Azithromycin is an antibiotic used to treat syphilis, especially in the context of penicillin allergy. Although resistance to azithromycin has been widely reported to be associated with one- and/or two-point mutations on the 23S rRNA gene, it has yet to be described in Indonesia. Specimens were collected from 220 patients diagnosed with secondary syphilis. A multiplex nested polymerase chain reaction (PCR) testing system using the 23S rRNA target gene of Treponema pallidum was designed using three primer pairs. The first step involved the use of PCR primer pairs to detect T. pallidum. In the second step, two PCR primer pairs were constructed to identify azithromycin-resistant T. pallidum based on A2058G and A2059G point mutations. T. pallidum detected in samples from Jakarta or Bandung were not resistant to azithromycin. However, azithromycin-resistant T. pallidum were found in samples from Makassar, Medan, and Bali. Specimens from heterosexual males and patients with HIV accounted for the majority of azithromycin resistance noted in the study. This study demonstrated that the azithromycin-resistant T. pallidum detected in Indonesia appear to be a novel variant of resistance, containing both the A2058G and A2059G mutations found in Medan and Makassar.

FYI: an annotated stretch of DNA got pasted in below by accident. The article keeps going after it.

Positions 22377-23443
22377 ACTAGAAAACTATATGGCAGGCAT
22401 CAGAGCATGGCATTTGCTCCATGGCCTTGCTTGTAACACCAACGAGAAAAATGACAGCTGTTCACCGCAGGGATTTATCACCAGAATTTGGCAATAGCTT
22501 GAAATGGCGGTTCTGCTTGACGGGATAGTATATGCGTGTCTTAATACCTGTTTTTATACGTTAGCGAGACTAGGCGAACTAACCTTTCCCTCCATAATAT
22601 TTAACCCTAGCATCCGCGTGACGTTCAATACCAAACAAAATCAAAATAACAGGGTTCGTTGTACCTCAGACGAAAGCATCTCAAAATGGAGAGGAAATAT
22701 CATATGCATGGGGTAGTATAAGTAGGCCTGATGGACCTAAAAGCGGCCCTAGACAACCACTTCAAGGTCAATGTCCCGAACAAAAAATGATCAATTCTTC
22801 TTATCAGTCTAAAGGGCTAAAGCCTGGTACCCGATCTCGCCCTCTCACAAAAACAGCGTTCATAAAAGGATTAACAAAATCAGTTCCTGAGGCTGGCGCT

The coronavirus disease 2019 (COVID-19) pandemic has had severe health impacts worldwide. We aim to provide suggestions to the government for managing serious infectious disease outbreaks in remote regions having relatively poor medical resources. Basic reproduction number (R0), incubation period, time from symptom onset to confirmation, and duration of hospitalization were analyzed. We compared the compositions of imported and local secondary cases and cases with mild/common and severe/critical illnesses according to age, sex, and clinical symptoms. From January 23 to February 19, 2020 (less than one month), 75 local COVID-19 cases were confirmed in Inner Mongolia. Among these, the median age was 45.0 years, and 33 (44.0%) were imported cases. More than 80.0% cases had mild/common illness. The case fatality rate was 1.3%, and R0 was estimated to be 2.3. The median incubation period was 8.5 days. There was a significant difference in the incubation period between imported and local secondary cases (P < 0.001). Early and mandatory control strategies implemented by the government were associated with a rapid reduction in COVID-19 incidence in Inner Mongolia.